A number of contributions to the fair were focused on this idea of ‘taking time’, and specifically on the idea of returning art viewing to an activity of contemplation. Korakrit Arunanondchai presented a series of high tech massage chairs positioned throughout the fair for Frieze Projects 2015. The chairs were intended to function as places of rest and contemplation. Upholstered in the artist’s signature material—bleached and painted denim—the chairs were also accompanied by a hypnotic sound track, based upon a conversation he and his brother had at Frieze in London.
Richard Tuttle’s series of new drawings, entitled Aspects, were shown by Pace Gallery in a booth conceived by the artist as a type of immersive environment intended to enhance the audience’s visual experience of the work. Each work in the booth comprised a cut sheet from an artist’s drawing pad with painted, drawn and cut gestures, mounted on cardboard backing, and then framed in red. Each work was further framed by a white painted line applied directly to the booth’s black walls. The floor was covered in hardboard and on it was painted a pattern of dots that followed the edge of the booth; the effect was to create an intimate space for each viewer to appraise the work from the perfect distance. A similar attempt to create a space of contemplation was made at Galerie Gisela Capitain’s booth, where one had to pass through a curtain of black plastic strips—a work by Monika Sosnowska—to view three paintings, including a striking black and white painting by Tobias Pils.
Directly opposite Galerie Gisela Capitain, requiring active visitor participation, and also employing dots, was the Gavin Brown’s Enterprise contribution to Frieze, which involved Jonathan Horowitz presenting 700 Dots, a piece that recruited fairgoers to paint a “perfect” solid black dot for a fee (paid by the artist) of USD20 per dot. As each dot was completed, it was adhered to the booth walls, until very soon all 700 dots covered the entire three walls in a monochromatic grid like formation. It was an alternative ‘sticking on of dots’ to that taking place outside the fair at one of David Zwirner’s two spaces, 519 and 525 West 19th Street, where Yayoi Kusama’s exhibition, Give me Love, saw visitors adhering brightly coloured dot stickers to her seminal installation, The Obliteration Room.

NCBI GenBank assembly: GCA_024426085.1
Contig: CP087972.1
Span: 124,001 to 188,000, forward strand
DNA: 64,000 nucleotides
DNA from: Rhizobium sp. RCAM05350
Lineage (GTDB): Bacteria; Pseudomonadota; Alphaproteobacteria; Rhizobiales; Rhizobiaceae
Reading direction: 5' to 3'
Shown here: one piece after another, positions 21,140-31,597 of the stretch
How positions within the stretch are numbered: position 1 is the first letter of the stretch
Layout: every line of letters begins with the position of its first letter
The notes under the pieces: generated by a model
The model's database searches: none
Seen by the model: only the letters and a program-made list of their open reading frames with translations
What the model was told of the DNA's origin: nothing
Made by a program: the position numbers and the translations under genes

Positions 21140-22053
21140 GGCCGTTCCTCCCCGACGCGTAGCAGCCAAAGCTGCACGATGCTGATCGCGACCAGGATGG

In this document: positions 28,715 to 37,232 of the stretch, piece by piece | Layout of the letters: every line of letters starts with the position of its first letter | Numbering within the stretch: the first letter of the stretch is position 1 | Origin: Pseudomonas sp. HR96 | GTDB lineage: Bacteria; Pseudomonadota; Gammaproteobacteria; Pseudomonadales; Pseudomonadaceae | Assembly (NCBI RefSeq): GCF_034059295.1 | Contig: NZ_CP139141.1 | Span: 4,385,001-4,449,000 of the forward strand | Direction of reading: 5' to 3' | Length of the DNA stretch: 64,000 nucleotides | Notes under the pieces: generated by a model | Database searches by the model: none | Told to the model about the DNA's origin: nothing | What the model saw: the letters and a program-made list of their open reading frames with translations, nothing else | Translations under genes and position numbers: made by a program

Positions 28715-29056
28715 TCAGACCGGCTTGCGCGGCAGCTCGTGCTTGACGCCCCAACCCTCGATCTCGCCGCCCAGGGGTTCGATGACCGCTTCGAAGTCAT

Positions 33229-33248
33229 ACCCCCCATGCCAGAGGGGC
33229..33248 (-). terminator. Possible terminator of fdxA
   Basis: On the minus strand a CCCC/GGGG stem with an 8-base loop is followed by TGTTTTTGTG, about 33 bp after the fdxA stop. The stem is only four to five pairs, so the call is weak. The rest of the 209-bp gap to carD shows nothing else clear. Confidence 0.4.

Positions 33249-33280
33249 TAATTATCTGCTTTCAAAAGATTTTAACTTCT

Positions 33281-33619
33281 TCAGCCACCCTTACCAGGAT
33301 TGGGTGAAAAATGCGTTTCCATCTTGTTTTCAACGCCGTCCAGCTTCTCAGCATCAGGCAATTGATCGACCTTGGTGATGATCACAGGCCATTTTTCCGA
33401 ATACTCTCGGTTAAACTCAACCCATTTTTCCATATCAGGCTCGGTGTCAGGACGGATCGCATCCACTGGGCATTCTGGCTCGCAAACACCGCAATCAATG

In comparison to Kusama’s dots, Horowitz’s dots were larger and the effect was monochromatic, and although the size of each dot was similar, because each dot was individually drawn, it was individually unique. Just as Picasso had, according to myth, instructed young artists to draw a perfect circle as a means to discover their shortcomings and thereby their own uniqueness, Horowitz similarly explores the manner in which the collective can amplify such uniqueness. The artist said of his work, “A perfectly painted dot would render the hand invisible. And there’s a further amplification of the hand through the multiplicity of hands involved. Every dot is different.” Like Brent Wadden, who views the mistakes made during the weaving of his work as essential to his work, Horowitz’ work appears to accept and celebrate the accidental imperfections of each dot, because, and to quote Picasso again, “The accidental reveals man.”
Closely related to the idea of accident, is the idea of chance, another theme that was noted at the fair in various states. Sarah Sze, who had two beautifully composed, intricate and model-like sculptures showing at Victoria Miro Gallery (forming part of her first body of work since she represented the United States at the 55th Venice Biennale in 2013), has described her work as representing experiments that explore time, space, mass and volume, but equally she has also acknowledged that the final composition is very much the result of chance.
Looking at Sze’s work, and thinking about her more well-known and larger site-specific sculptures that sometimes appear suspended, I was reminded of an untitled work by Eva Hesse, in the exhibition America is Hard to See at the new Whitney Museum which had just opened prior to Frieze week. To create her own suspended work, Hesse knotted ropes dipped into buckets of latex. When these were hung up to dry, the glutinous liquid either adhered to the twisted ropes surface or dripped off, resulting in either scrambled gnarls or sweeping loops forming, each retaining the incongruities of their making. Hesse signaled her interest in such unpredictability in her notes for a preparatory drawing for the work, describing her will to allow the work “to determine more of the way it completes itself.” Consequently, this sculpture is configured somewhat differently every time it is put on display.